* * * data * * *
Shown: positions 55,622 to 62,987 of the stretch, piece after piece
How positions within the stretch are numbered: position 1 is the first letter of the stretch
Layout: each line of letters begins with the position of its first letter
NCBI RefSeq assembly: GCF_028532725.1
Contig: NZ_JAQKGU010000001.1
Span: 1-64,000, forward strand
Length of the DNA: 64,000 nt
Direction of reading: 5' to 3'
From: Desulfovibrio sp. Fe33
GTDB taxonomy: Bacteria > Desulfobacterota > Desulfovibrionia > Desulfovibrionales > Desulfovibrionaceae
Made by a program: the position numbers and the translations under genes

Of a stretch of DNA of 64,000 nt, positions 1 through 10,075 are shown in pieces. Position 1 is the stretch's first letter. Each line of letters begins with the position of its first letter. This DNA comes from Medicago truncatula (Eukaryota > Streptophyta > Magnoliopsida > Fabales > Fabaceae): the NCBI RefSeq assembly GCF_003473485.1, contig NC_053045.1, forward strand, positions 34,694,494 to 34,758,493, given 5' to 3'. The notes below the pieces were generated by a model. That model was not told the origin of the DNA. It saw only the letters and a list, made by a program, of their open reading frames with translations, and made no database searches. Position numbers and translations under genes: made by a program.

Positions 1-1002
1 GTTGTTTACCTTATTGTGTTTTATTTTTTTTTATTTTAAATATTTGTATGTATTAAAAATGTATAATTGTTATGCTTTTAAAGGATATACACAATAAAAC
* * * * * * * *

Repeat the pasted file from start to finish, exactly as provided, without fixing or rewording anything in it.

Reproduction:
Shown: positions 55,622 to 62,987 of the stretch, piece after piece
How positions within the stretch are numbered: position 1 is the first letter of the stretch
Layout: each line of letters begins with the position of its first letter
NCBI RefSeq assembly: GCF_028532725.1
Contig: NZ_JAQKGU010000001.1
Span: 1-64,000, forward strand
Length of the DNA: 64,000 nt
Direction of reading: 5' to 3'
From: Desulfovibrio sp. Fe33
GTDB taxonomy: Bacteria > Desulfobacterota > Desulfovibrionia > Desulfovibrionales > Desulfovibrionaceae
Made by a program: the position numbers and the translations under genes

Of a stretch of DNA of 64,000 nt, positions 1 through 10,075 are shown in pieces. Position 1 is the stretch's first letter. Each line of letters begins with the position of its first letter. This DNA comes from Medicago truncatula (Eukaryota > Streptophyta > Magnoliopsida > Fabales > Fabaceae): the NCBI RefSeq assembly GCF_003473485.1, contig NC_053045.1, forward strand, positions 34,694,494 to 34,758,493, given 5' to 3'. The notes below the pieces were generated by a model. That model was not told the origin of the DNA. It saw only the letters and a list, made by a program, of their open reading frames with translations, and made no database searches. Position numbers and translations under genes: made by a program.

Positions 1-1002
1 GTTGTTTACCTTATTGTGTTTTATTTTTTTTTATTTTAAATATTTGTATGTATTAAAAATGTATAATTGTTATGCTTTTAAAGGATATACACAATAAAAC